Amazing Stories to Inspire Your Ultra Running
Words by: Alice Morrison, Editor of RunUltra
The adrenaline and camaraderie felt at the start line for a race generate an extraordinary buzz – one that all ultra runners know and love. But what do you do when that begins to fade? Or you decide that being in the throng is not for you and you want to be out there alone in the vast wilderness?
You plan, train for and set out on a big adventure all on your tod, of course... But running alone takes additional motivation, so here are 3 of our favourite ultra stories to ignite your ultra ambitions...
Ascends Everest twice in one week
Image source: Summits of my Life
Let's start with a big one. Remember this is for inspiration, NOT to make you feel inadequate...honest.
Kilian is possibly the world's greatest ultra runner and is someone who is always pushing the barriers of what is feasible for the human body to accomplish. He won Hardrock 100 in spite of dislocating his shoulder and has made it his quest to run up the highest mountains in the world and set new speed records (Summits of My Life).
In May, he realised his dream of running up Everest, ascending via the North Face in a single climb, without the use of oxygen or fixed ropes. Not satisfied with doing it once, he rested-up and then did it again within the week. It somehow sounds easy when you write it down, but it took four years for him to conquer the world's highest mountain - having failed on previous attempts, and on the day he overcame stomach problems. There is no doubt that Jornet is an insanely talented runner with a mind of steel and it is hard to not be inspired by his values.
"It was an incredible feeling, to be for the first time on the summit of Everest in the middle of the night with nobody around."
Read more about Kilian's climbs up Everest.
The long trail
Image source: www.findingtractionfilm.com
The Long Trail is a 272 mile trail through Vermont, which crosses the state's Green (but not necessarily pleasant!) Mountains. It requires 20,420+ metres of climbing; for those who are counting, that is 2 ½ Everests.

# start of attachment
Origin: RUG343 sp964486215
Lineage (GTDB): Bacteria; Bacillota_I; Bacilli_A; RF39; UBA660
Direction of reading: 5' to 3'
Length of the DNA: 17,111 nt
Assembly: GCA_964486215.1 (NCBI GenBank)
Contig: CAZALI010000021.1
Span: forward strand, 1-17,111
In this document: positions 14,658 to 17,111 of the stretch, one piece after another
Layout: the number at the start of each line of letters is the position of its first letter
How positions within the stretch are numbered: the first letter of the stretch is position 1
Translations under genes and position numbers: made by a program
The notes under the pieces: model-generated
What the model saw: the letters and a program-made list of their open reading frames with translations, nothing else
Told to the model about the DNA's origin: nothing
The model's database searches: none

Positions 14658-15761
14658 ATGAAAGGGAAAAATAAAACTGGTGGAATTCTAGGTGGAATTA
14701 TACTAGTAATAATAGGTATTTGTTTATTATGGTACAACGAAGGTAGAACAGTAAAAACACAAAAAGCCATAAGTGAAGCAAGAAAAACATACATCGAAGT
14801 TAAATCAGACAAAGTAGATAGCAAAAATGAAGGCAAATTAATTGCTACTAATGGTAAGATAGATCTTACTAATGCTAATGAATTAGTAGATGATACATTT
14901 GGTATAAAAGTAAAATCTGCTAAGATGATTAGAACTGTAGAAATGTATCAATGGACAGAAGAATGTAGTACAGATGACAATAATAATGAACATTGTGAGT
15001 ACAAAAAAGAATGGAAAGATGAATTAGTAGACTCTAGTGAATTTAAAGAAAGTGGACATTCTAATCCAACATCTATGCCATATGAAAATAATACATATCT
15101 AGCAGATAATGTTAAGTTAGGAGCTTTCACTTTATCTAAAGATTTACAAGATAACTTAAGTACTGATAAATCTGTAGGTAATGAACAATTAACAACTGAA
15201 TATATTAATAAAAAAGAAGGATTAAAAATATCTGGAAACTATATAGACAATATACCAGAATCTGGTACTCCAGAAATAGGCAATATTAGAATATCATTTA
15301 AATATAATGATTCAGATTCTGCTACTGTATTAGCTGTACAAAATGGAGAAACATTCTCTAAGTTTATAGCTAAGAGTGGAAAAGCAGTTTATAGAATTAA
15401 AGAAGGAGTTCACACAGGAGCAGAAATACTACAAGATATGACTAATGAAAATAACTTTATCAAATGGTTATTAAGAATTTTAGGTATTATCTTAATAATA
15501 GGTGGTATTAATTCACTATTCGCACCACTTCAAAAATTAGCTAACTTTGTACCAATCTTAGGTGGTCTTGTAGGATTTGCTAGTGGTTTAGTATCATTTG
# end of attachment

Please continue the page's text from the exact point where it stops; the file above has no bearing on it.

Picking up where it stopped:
Nikki undertook the run with a mission in mind. Her primary goal was to inspire women and girls of all ages to prove women have an equal place in professional sports. As part of her effort, she raised money for Girls on the Run.
Her plan was to finish in just four days. If she had accomplished it, that would have set a new best for men's and women's attempts. The journey took longer than expected, but her time of 5 days, 7 hours and 42 minutes still ranks in the top speed records of all time.
401 marathons in 401 days
Image source: Fiona Outdoors
As a gay teenager, Ben was bullied terribly at school. The persecution led to depression and failed suicide attempts before he'd even finished college. As life took its course, he discovered running and never looked back. In 2016, he made it his mission to run 401 marathons in 401 days - an incredible 10,506 miles. To finance it, he sold his house.
During the run, he burned over 2.5 million calories, wore out 22 pairs of trainers and gave 101 motivational talks to raise awareness of bullying. When he ran his 53rd marathon on October 23, he broke the Guinness World Record for the most marathons on consecutive days.
Of course, that intensity of running took its toll on his body, and he suffered some excruciating injuries including a stress fracture in his toe, painful tendonitis and many coughs and colds. Most seriously, however, at one stage he was forced to rest up for several days with a back injury. The pain was so bad he could barely stand. Doctors told him that it was related to an umbilical hernia, but he got through it and ran extra miles later on to compensate for the break.
Ben is absolute proof that if you have enough will, you CAN achieve anything. "My story really started when I was 29 and I suffered a TIA [mini stroke]," he said. "I was about 16.5 stone [105kg], overweight, unhealthy, smoked, drank – I couldn't even run for a bus. If somebody had told me four years ago that I'd be doing this, I probably would have sunk my pint, lit my cigarette up and laughed at them. My life has changed dramatically after finding running, both physically and from a confidence point of view as well."
Read more about Ben's 401 marathons.
A final thought...
One of the fantastic things about ultra running is that it doesn’t see age, gender, race or disability. It just sees ability. Women regularly win ultras outright; Marco Olmo won Ultra-Trail du Mont-Blanc, the most iconic mountain race on the planet, for the first time at the age of 58; and Duncan Slater just became the first double amputee to complete the Marathon Des Sables, the toughest footrace on earth.
Not all athletes who take on these incredible journeys are elites or professionals. In fact, the majority are "ordinary" people who are imbued with a spirit of adventure and driven by an iron will.